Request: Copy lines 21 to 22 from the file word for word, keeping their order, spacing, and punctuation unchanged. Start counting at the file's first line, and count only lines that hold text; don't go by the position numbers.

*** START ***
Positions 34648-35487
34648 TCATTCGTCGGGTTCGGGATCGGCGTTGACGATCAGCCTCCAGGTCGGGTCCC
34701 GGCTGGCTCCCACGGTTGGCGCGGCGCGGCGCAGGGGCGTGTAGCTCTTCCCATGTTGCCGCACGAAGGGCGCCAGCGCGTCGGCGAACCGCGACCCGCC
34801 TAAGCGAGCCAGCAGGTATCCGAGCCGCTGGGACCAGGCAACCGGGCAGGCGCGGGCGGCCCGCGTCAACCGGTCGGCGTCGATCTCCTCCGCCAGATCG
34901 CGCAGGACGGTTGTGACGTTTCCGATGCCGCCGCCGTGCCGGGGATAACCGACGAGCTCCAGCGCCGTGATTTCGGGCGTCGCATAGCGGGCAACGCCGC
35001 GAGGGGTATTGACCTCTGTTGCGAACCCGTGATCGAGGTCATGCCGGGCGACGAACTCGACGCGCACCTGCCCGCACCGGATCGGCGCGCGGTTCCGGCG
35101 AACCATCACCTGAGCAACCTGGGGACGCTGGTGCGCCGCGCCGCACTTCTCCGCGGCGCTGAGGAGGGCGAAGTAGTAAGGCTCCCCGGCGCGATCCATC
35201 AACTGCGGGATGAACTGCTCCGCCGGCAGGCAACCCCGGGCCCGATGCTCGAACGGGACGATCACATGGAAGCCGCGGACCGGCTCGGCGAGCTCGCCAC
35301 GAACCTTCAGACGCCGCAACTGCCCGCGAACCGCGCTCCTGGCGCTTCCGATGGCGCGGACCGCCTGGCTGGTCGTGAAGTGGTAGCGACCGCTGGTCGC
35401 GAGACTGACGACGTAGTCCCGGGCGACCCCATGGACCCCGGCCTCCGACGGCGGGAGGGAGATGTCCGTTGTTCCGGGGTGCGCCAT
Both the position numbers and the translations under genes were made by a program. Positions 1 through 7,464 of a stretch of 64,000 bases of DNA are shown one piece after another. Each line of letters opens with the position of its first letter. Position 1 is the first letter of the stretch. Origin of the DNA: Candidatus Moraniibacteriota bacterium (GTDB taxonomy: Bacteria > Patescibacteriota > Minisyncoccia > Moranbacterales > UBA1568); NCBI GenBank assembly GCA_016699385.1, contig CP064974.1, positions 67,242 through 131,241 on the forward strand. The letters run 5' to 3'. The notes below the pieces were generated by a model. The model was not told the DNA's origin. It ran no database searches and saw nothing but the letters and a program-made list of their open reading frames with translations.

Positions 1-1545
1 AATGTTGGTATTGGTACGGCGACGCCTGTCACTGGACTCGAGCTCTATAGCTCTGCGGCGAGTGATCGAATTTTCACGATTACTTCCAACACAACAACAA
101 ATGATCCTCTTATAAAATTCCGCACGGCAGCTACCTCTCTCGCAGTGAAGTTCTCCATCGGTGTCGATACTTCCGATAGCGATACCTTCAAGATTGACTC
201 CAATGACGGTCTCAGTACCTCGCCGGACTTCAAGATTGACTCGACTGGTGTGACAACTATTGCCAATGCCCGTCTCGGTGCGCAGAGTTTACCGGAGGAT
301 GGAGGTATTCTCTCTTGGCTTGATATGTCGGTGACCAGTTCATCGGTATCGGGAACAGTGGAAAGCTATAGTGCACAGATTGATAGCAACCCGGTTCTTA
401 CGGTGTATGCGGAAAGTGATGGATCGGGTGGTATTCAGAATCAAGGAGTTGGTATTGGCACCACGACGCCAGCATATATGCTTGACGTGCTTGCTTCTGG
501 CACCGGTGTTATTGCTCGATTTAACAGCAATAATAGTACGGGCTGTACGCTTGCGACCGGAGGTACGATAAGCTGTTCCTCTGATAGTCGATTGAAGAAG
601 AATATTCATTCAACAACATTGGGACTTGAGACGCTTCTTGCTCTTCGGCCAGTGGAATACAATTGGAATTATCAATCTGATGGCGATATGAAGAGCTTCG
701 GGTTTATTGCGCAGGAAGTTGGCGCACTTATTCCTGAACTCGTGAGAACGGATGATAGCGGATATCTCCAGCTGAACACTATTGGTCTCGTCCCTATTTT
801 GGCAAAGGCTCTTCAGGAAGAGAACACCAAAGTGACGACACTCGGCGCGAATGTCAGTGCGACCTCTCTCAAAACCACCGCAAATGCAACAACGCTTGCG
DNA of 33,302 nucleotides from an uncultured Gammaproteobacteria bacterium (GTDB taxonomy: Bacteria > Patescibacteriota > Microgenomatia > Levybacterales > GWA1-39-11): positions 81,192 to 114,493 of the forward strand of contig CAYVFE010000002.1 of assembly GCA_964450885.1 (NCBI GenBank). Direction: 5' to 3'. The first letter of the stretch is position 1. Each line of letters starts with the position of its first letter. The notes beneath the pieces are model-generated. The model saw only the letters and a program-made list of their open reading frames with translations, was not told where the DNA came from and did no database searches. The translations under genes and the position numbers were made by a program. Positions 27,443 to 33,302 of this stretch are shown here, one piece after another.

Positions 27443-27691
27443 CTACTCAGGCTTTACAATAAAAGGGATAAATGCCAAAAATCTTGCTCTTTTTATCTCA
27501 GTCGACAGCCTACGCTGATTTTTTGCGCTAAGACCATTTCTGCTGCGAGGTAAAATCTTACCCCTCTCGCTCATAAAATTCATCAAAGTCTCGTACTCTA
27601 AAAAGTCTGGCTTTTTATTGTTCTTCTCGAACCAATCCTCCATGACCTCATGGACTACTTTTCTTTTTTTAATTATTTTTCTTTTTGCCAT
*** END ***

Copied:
801 GGCAAAGGCTCTTCAGGAAGAGAACACCAAAGTGACGACACTCGGCGCGAATGTCAGTGCGACCTCTCTCAAAACCACCGCAAATGCAACAACGCTTGCG
DNA of 33,302 nucleotides from an uncultured Gammaproteobacteria bacterium (GTDB taxonomy: Bacteria > Patescibacteriota > Microgenomatia > Levybacterales > GWA1-39-11): positions 81,192 to 114,493 of the forward strand of contig CAYVFE010000002.1 of assembly GCA_964450885.1 (NCBI GenBank). Direction: 5' to 3'. The first letter of the stretch is position 1. Each line of letters starts with the position of its first letter. The notes beneath the pieces are model-generated. The model saw only the letters and a program-made list of their open reading frames with translations, was not told where the DNA came from and did no database searches. The translations under genes and the position numbers were made by a program. Positions 27,443 to 33,302 of this stretch are shown here, one piece after another.